The museum chronicles the names and lives of those displaced, while local politicians wrangle over who should be allowed to move back into the area. One display talks about the jazz clubs, a culture where color didn’t matter. Perhaps the governing whites felt threatened––the lively jazz scene ended with apartheid and never came back.
Interestingly, though, no whites moved in, and to this day, District 6 remains green fields with only the churches and those few Jewish apartment buildings still standing.
On our last evening, our group braves the rain again and goes for dinner at two middle-class family homes––Colored homes. In one, Chris participates in a heated discussion about the Colored designation, which implies an historical longevity, unlike, say, a person of color from Malaysia or India. In the home hosting my husband, me, and several others, the family laughs easily and regales us with tales of brass doorknobs being stolen during the night. They tell us that, every day, they must check a nearby vacant lot for squatters. Police will come only if someone calls, and if the squatter is there for 48 hours without a police notification, then they don’t have to move. Others move in, and it becomes a shantytown, reducing the value of neighborhood homes. The family is proud of home ownership and makes sure someone is always there to check the area. The dinner is delicious.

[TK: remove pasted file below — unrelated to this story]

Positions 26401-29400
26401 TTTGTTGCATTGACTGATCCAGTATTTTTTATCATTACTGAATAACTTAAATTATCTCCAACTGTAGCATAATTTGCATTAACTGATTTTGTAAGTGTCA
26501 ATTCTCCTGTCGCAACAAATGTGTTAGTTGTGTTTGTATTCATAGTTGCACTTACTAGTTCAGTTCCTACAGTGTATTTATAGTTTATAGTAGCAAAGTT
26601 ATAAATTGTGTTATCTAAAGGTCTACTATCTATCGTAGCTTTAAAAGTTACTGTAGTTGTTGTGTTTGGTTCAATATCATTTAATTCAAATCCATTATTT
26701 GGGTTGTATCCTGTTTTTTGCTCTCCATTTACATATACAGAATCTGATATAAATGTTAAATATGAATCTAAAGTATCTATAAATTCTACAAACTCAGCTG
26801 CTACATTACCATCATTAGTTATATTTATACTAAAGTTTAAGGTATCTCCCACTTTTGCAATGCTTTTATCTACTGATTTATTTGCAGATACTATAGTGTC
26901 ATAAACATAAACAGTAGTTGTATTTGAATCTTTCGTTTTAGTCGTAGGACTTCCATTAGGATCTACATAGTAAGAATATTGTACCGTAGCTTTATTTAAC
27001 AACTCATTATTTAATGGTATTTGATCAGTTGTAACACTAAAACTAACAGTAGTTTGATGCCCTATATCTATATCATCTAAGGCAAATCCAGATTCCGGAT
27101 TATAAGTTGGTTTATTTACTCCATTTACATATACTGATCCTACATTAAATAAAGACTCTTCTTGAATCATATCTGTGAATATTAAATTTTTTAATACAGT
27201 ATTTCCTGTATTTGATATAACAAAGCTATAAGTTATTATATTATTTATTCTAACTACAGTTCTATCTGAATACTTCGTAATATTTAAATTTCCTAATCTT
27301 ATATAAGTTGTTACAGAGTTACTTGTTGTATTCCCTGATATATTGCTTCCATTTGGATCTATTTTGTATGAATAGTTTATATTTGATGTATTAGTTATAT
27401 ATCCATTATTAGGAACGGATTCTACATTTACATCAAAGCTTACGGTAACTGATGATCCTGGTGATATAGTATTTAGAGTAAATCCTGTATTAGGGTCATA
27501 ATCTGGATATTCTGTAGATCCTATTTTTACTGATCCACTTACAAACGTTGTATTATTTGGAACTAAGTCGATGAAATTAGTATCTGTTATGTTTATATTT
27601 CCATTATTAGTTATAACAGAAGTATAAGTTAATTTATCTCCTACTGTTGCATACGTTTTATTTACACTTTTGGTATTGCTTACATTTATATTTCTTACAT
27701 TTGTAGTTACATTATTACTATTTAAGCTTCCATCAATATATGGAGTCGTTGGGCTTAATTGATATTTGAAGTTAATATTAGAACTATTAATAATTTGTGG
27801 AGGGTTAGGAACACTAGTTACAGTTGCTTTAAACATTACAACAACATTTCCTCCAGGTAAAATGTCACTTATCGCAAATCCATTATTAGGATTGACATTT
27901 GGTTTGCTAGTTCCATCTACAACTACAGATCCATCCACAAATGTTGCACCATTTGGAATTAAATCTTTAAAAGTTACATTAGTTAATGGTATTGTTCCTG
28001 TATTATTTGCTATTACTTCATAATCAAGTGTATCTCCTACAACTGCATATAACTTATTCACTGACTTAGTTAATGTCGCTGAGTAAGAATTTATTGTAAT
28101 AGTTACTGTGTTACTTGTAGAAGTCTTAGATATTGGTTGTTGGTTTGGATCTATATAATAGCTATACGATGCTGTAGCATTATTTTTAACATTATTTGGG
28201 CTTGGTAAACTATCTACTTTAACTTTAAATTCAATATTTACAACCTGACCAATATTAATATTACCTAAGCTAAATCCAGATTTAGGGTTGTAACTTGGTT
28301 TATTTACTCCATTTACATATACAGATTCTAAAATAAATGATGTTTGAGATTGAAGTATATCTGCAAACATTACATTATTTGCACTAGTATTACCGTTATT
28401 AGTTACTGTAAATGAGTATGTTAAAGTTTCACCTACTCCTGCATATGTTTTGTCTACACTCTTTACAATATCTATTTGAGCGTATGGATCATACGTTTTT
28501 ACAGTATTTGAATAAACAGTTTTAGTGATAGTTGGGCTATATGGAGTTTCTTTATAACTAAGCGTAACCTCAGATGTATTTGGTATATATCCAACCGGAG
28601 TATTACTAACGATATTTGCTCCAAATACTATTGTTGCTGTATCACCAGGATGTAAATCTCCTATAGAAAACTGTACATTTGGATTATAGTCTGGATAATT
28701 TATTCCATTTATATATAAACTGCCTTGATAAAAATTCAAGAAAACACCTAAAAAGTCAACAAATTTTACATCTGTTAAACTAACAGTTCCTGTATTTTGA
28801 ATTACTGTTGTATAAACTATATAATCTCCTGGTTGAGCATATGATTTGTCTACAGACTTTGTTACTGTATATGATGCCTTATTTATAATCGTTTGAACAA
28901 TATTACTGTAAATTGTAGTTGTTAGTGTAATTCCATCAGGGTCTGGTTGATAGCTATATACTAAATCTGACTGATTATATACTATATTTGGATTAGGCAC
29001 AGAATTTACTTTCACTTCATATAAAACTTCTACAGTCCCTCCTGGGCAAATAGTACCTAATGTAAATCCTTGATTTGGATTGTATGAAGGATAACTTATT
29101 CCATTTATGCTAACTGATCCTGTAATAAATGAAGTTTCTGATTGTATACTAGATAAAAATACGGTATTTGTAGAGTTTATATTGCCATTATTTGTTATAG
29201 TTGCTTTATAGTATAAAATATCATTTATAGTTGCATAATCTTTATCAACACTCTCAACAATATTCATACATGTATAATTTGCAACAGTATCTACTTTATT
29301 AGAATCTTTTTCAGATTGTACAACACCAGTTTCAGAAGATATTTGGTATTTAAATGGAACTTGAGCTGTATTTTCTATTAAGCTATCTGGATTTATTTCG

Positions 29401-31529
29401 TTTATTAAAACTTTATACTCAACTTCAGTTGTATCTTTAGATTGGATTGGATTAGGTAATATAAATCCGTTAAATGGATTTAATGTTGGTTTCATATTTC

This is a land filled with contradictions: where oceans meet, and people labeled as to color can live anywhere, but most often live with their own kind. Where the men responsible for murdering young, white Amy Biehl years ago, now head the Amy Biehl Foundation and welcome her family’s annual visits. A land with 11 official languages, where only twenty years ago a Black person would never learn to speak Africaans, the language then of only Whites and Coloreds. The land has a unique history and holds bits and pieces of many cultures: Bushmen and Hottentot tribes, early Dutch and Portuguese explorers, Indonesians and Malaysians originally brought as slaves, and settlers from England, France, Germany. Some people contain bits and pieces of all those cultures too––they are the Cape Colored.
It has rained every day, off and on. We leave on the fourth day, when the sun shines warm. We love Cape Town and want to return – too bad it is on the other side of the world.
Date of travel: September 2013.